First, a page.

Depending on the recovery service level, you can prop up anywhere from 25% to 100% of your infrastructure to keep business continuity without a second location or colocation. Before you start implementing a disaster recovery plan, here are the essential questions you need to ask yourself and your IT team.
As you grow more comfortable in the cloud, you’ll likely find more and more of your applications making the transition to your VMware environment even as your existing virtual apps continue to grow. Add backups or DR to the list and your storage use might start to get a little out of control, especially with linked clone virtual desktops or snapshot trees that save multiple VM states.
Storage costs can add up, so you’ll want to stay proactive in maximizing disk usage and eliminating inefficiencies. There are a few ways to maximize storage and reduce disk sizes depending on the VMware product and deployment:
Update: vCloud 5.5 (which the gBlock Cloud was recently updated to) will work with Firefox.
As of June 2014, the newest release of Mozilla Firefox (30) is not compatible with the console viewer of the vCloud Environment. Firefox v30 can be used to navigate the environment itself, but when attempting to console into VMs, the browser experiences hang-ups and is ultimately unable to connect.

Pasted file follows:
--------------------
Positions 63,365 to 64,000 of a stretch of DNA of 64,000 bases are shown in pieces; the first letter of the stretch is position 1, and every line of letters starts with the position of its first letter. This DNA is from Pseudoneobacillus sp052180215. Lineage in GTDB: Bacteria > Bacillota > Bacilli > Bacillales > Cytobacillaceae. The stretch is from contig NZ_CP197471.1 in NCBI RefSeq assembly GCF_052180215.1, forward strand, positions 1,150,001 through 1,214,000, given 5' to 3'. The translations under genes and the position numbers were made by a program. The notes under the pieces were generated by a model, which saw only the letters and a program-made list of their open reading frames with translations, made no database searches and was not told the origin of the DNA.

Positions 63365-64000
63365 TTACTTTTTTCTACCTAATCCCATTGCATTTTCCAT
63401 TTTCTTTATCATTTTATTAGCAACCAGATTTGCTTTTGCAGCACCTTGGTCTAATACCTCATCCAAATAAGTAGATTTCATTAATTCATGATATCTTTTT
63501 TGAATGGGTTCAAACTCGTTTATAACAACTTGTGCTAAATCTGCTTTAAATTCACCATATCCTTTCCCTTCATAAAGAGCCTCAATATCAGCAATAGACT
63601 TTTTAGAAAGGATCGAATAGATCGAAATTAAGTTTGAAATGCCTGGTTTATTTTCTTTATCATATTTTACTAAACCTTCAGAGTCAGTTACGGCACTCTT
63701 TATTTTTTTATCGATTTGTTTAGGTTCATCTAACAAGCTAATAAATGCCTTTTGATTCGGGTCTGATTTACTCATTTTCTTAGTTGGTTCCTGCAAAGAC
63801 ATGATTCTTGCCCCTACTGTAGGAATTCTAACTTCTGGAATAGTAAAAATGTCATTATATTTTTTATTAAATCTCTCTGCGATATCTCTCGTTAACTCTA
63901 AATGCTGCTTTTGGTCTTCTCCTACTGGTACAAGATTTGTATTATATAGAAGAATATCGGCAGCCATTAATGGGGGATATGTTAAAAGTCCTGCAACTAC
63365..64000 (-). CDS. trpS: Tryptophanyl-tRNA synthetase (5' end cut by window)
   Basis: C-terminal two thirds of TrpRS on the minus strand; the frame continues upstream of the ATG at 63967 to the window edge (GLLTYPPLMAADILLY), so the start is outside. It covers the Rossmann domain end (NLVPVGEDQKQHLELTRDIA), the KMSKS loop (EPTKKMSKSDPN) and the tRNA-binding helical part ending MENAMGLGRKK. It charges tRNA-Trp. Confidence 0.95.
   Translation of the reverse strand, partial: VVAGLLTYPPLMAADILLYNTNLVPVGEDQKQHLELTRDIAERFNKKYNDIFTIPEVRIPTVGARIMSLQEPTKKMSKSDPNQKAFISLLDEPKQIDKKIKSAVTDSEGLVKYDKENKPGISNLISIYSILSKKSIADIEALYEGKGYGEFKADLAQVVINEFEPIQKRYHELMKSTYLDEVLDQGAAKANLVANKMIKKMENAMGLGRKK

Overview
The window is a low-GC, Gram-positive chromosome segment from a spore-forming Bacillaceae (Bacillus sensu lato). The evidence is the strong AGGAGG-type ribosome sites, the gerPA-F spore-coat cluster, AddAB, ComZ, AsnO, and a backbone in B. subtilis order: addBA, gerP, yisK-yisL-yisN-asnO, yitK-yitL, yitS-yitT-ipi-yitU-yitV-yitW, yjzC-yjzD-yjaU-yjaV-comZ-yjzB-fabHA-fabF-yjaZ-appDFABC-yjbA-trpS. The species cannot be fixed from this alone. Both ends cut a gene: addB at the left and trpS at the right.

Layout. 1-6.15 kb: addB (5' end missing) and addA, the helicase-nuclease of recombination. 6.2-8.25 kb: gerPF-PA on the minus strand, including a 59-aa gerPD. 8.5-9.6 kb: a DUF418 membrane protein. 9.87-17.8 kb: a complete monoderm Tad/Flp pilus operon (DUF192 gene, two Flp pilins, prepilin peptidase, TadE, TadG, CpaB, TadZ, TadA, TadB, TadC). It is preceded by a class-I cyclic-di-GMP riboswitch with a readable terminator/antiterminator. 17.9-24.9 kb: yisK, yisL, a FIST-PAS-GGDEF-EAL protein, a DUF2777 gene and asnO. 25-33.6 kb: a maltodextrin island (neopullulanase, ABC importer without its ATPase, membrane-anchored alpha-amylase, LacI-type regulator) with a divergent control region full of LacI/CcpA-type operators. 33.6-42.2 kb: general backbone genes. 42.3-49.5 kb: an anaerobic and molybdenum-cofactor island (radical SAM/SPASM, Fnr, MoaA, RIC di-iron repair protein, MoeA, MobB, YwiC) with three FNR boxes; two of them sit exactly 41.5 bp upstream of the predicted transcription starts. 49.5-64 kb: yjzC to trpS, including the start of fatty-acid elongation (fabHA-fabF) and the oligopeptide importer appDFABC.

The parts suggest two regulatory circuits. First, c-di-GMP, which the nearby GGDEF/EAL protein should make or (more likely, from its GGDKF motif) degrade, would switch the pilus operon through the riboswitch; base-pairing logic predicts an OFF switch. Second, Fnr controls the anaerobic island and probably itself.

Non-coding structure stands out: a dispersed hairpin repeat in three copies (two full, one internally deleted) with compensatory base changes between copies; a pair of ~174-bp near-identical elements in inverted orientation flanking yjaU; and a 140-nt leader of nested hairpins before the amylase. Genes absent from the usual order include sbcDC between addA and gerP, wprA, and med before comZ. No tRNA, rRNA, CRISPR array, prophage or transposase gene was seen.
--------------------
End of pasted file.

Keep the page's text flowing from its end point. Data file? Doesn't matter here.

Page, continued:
VMware is aware of this issue, which is caused by a code update with Firefox 30 that is not supported by vCloud Director 5.1. Unfortunately the latest VMware vCloud Director version is v5.5, so we do not expect support patches for minor issues in v5.1. Currently, Internet Explorer 11 (with compatibility mode ON, and Enhanced Security Configuration OFF) works when attempting to use the console from the vCloud Environment.
The current workaround for the Firefox issue is rolling back to a release before v30 (preferably v29, as it contains many of the same features and look as the newer version). To rollback Firefox to a previously compatible version, follow these steps:
With more and more companies taking advantage of cloud computing for on-demand infrastructure and additional resources, penetration testers are being called upon to perform more security testing on virtualized environments. Clients may require testing for compliance standards like PCI DSS, or they may be evaluating multiple cloud providers for the most secure option. The cloud brings with it a new set of considerations for testers, as a virtual environment could house multiple tenants on the same architecture.
The first thing to decide is whether you are outsourcing pen testing to a third party or keeping it in-house with your security team. With a third party you will only need to mitigate any contract and SLA problems. Be sure to vet a third party thoroughly, asking exactly what they will test, what tools they will use, scan policies, whether they used white-box or black-box testing (in black box, the tester infiltrates without any previous knowledge of the environment, while white box is the opposite).
Either way you’ll need to know exactly what will be tested including which applications, database servers, devices including storage, and devices.